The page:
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Title: The role of thymosin β4 in vascular development
Author: Rossdeutsch, A.
Awarding Body: University College London (University of London)
Current Institution: University College London (University of London)
Date of Award: 2011
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Thymosin β4 (Tβ4) is a 43 amino acid peptide encoded by the Tmsb4x gene located on the X-chromosome. It has previously been shown to act as a secreted factor from the myocardium to the overlying epicardium of the developing murine heart, to mediate transformation of epicardial derived progenitor cells (EPDCs) into the coronary vasculature. This PhD project seeks to build on these studies and characterises the function of Tβ4 in the developing systemic vasculature, using the mouse as a model system. Expression analyses demonstrated specific localisation of Tβ4/Tβ4 in the endothelial cells of the embryonic vasculature. In order to ascertain the function of vascular Tβ4, global and endothelial cell specific in vivo Tβ4 loss of function models were examined. Both global and endothelial-specific Tβ4 mutant embryos displayed a reduced recruitment of vascular mural cells to developing blood vessels. Detailed phenotypic examination revealed that the mural cell deficit could be attributed to impaired differentiation of mature mural cells from undifferentiated mesoderm. This process was modelled in vitro, and it was discovered that treatment of the mural progenitor cell lines 10T1/2 and A404 with exogenous Tβ4 could promote their differentiation into mural cells. This process correlated with an increase in Smad phosphorylation and increased activity of the TGF-β pathway. Decreased levels of TGF-β target genes in vivo in Tβ4β null embryos indicated that TGF-β signalling was perturbed in the absence of Tβ4. These findings suggest a model whereby Tβ4 is secreted by the developing endothelium to stimulate the differentiation of uncommitted mesoderm into mature peri-vascular mural cells, via activation of the TGF-β pathway in the target cell population. As a consequence, Tb4 plays an essential role in vascular stability through mural cell support which has implications for vascular dysfunction in disease.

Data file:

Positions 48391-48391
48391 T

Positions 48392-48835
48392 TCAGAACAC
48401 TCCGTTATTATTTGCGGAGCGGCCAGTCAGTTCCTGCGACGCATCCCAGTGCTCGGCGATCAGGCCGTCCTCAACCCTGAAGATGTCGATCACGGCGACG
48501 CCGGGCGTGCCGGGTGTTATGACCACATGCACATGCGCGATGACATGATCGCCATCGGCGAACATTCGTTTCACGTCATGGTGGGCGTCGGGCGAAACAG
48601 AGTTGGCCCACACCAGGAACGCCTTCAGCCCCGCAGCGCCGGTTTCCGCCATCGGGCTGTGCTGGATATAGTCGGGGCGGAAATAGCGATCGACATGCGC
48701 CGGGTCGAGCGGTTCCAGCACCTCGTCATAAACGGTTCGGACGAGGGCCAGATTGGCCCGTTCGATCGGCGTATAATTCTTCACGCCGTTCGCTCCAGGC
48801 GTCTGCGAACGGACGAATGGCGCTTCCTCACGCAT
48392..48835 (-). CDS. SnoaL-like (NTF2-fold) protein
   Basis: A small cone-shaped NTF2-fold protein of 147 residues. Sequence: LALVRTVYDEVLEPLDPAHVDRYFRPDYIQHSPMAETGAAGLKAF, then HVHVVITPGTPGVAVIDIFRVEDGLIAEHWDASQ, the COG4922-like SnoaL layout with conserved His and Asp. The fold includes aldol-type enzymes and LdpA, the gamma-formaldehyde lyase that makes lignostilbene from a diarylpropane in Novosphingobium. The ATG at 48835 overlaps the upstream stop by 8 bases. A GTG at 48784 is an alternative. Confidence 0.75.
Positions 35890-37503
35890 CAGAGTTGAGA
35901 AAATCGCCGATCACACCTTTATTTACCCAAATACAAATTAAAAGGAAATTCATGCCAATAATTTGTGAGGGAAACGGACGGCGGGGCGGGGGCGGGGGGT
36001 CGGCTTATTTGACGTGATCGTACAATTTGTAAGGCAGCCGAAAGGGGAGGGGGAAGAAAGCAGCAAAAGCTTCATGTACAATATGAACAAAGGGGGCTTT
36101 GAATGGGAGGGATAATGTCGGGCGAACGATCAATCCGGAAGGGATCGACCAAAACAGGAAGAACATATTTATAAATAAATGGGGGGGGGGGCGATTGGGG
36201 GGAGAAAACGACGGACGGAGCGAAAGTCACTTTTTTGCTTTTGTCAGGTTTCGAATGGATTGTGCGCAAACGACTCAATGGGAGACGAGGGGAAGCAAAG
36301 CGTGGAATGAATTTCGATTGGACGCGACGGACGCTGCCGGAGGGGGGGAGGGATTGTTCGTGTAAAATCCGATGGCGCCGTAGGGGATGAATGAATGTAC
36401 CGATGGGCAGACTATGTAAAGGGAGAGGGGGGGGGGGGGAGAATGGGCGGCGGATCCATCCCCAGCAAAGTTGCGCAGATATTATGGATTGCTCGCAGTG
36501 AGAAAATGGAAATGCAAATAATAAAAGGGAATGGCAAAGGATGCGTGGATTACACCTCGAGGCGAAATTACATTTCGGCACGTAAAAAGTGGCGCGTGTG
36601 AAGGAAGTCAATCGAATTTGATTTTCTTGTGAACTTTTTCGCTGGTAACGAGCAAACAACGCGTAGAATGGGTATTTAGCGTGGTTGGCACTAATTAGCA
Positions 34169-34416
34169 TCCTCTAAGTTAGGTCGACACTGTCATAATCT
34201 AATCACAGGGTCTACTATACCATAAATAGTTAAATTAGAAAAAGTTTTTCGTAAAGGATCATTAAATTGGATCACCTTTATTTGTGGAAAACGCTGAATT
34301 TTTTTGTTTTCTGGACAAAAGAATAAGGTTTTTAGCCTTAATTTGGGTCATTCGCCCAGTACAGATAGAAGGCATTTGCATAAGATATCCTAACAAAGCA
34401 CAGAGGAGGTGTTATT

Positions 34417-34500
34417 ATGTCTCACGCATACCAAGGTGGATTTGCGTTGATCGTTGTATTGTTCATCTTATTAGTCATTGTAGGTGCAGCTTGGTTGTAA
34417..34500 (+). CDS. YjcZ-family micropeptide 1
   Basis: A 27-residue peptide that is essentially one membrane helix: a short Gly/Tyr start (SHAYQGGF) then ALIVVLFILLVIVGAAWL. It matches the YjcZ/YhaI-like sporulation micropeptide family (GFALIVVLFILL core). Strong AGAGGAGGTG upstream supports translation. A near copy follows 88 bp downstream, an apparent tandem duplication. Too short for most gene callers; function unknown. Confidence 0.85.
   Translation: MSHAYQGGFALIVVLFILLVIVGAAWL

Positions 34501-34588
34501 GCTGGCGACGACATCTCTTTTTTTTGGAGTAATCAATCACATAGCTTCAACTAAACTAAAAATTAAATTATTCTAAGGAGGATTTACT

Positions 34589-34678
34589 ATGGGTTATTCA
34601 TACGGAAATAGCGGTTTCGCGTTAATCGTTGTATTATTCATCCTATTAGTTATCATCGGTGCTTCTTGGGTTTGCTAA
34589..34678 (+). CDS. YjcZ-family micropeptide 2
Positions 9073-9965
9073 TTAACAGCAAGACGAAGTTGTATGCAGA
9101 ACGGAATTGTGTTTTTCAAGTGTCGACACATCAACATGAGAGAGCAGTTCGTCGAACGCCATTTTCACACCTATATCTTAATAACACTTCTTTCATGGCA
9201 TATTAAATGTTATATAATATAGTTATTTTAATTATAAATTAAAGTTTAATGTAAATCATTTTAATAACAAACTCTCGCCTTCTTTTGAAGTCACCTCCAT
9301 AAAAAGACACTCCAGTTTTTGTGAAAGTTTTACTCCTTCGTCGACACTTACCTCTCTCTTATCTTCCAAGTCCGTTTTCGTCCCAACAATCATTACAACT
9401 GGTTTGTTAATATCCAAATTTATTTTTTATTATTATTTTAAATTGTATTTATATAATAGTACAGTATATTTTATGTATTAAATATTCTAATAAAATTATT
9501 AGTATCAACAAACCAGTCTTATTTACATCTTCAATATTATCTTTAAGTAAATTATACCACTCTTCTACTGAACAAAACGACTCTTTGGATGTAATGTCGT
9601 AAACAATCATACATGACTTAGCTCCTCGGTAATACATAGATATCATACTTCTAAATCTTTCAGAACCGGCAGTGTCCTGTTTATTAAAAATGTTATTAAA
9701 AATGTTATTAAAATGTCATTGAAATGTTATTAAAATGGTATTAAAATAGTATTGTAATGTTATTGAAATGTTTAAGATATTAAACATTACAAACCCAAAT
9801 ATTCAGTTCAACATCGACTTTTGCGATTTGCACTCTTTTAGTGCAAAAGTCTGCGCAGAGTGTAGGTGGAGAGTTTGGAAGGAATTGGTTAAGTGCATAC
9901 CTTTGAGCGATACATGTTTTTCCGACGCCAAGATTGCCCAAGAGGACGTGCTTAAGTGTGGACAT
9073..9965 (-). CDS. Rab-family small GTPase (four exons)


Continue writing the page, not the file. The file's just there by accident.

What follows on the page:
Supervisor: Not available Sponsor: Not available
Qualification Name: Thesis (Ph.D.) Qualification Level: Doctoral
EThOS ID:  DOI: Not available